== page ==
Tag Archives: Marilyn Monroe

One for the kids… Andy Warhol and Philip Haas

20 Jun

The popularity of Andy Warhol will probably mean that many people will flock to Dulwich to see their latest exhibition.  And this is exactly what I did on Tuesday morning.  Sean, my trusty sat nav, took me round the North Circular and through the Rotherhithe Tunnel and soon as I was outside the gallery ready to have a coffee and a quick sunbathing session in the gardens of the Dulwich Picture Gallery.

Warhol is renowned for turning himself into a brand and he is one of the most recognisable and important figures in recent art history.  His iconic prints of Marilyn Monroe and Campbell’s soup in particular will never leave our visual vocabulary.  Andy Warhol: The Portfolios focuses on the period from 1962-84 when he worked almost exclusively with silkscreen printing.  Using a method more commonly practised in commercial reproduction, Warhol transformed famous faces and still lives into fine art using multiple colour combinations (that required separate screens).  Warhol was a master at this technique and although he set up a factory-like system where he was rarely present to pull the screens himself, he selected the colours, the design and the form, and chose which prints were to be published.  The quality of these prints is of the highest standard, the colours are dazzling and the finish is exemplary.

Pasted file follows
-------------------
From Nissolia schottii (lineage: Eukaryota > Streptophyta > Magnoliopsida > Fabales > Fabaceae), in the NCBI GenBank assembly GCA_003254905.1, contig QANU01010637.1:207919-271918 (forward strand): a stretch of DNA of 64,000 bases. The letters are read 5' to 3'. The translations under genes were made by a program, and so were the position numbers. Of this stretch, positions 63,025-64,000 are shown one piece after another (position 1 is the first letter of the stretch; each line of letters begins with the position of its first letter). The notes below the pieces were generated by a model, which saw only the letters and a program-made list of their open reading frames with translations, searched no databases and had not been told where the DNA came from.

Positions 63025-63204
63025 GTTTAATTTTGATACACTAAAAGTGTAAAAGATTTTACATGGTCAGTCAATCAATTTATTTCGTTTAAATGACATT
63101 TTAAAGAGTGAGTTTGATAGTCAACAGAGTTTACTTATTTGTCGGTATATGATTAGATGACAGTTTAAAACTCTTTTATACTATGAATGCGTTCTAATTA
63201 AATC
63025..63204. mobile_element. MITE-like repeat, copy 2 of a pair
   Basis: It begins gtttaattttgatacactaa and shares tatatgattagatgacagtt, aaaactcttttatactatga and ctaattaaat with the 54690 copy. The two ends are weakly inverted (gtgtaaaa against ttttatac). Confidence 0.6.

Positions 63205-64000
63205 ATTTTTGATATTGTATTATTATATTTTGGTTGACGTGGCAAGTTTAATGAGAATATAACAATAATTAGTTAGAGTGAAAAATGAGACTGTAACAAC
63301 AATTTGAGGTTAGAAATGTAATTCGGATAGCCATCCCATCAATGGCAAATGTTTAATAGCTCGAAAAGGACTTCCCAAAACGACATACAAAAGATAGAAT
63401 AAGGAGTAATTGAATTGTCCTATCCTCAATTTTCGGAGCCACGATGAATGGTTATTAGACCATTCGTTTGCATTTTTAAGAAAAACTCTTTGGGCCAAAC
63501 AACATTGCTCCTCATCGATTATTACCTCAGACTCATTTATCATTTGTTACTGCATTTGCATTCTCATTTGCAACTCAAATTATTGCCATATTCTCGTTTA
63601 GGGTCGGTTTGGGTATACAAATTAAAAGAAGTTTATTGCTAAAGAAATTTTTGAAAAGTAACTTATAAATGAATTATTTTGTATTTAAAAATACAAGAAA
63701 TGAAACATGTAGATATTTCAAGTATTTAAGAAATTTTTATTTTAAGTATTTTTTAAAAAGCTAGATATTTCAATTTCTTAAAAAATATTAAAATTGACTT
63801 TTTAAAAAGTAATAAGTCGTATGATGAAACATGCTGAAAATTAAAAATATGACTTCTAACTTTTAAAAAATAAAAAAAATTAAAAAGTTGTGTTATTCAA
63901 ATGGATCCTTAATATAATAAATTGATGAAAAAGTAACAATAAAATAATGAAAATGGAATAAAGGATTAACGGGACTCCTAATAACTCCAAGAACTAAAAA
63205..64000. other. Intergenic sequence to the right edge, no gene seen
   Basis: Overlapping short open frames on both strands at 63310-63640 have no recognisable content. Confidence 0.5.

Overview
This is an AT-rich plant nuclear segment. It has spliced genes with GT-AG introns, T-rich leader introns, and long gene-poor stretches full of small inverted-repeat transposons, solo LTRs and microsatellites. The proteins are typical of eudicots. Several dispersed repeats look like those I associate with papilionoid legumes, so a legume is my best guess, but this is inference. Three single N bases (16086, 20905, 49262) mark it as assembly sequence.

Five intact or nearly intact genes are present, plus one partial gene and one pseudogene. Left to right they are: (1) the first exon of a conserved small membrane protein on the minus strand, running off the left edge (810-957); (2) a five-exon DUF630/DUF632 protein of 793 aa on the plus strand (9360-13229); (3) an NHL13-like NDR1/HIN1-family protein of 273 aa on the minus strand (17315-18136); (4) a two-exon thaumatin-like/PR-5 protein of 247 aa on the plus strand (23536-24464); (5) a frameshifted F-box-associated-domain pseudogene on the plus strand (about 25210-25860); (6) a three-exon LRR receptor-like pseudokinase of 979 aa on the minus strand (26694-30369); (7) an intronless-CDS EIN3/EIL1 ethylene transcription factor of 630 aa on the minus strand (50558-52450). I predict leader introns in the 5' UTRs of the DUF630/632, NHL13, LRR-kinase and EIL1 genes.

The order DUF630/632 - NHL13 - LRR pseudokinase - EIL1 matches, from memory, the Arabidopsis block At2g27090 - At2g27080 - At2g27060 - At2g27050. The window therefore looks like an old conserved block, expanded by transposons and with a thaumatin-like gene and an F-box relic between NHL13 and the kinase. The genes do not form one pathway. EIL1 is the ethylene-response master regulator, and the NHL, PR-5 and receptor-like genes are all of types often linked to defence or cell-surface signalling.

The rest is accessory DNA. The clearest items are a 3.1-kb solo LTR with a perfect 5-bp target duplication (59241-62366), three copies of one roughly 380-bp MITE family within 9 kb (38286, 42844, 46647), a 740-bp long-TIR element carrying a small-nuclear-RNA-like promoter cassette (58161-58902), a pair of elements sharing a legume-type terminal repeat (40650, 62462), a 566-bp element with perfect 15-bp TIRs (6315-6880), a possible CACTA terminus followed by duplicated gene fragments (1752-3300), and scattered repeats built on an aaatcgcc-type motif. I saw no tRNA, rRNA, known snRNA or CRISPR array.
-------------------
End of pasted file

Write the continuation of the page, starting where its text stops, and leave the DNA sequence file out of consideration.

Andy Warhol, Grapes D. D., 1979. Own photograph.

I don’t think the exhibition fully shows off the impact of all of Warhol’s work.  It’s nice but it’s a bit of a gentle show that doesn’t do enough to draw people in beyond the fact that the works are Warhol’s.

Warhol prints at the Dulwich Picture Gallery. Own photograph.

The gallery is naturally long and narrow, providing a kind of viewing experience that is different from the norm.  The prints are densely hung, recalling an 18th century salon print room, as opposed to the usual white box hang customary for Warhol’s.  I often find the Dulwich space quite difficult and it certainly doesn’t work for all exhibitions.  Here, there are no wall panels or captions, instead the works are allowed to speak for themselves.  To be fair, we already know a lot about these works and many of them don’t require much explanation.

Andy Warhol: The Portfolios in situ at Dulwich. Own photograph.

Dulwich has chosen not to produce an exhibition catalogue to accompany the show as they’ve rightly said that there are so many books already in existence.  In general though, there seems to be something missing here.  Not just a catalogue but that ‘je ne sais quoi’ that would give this show more of a spark.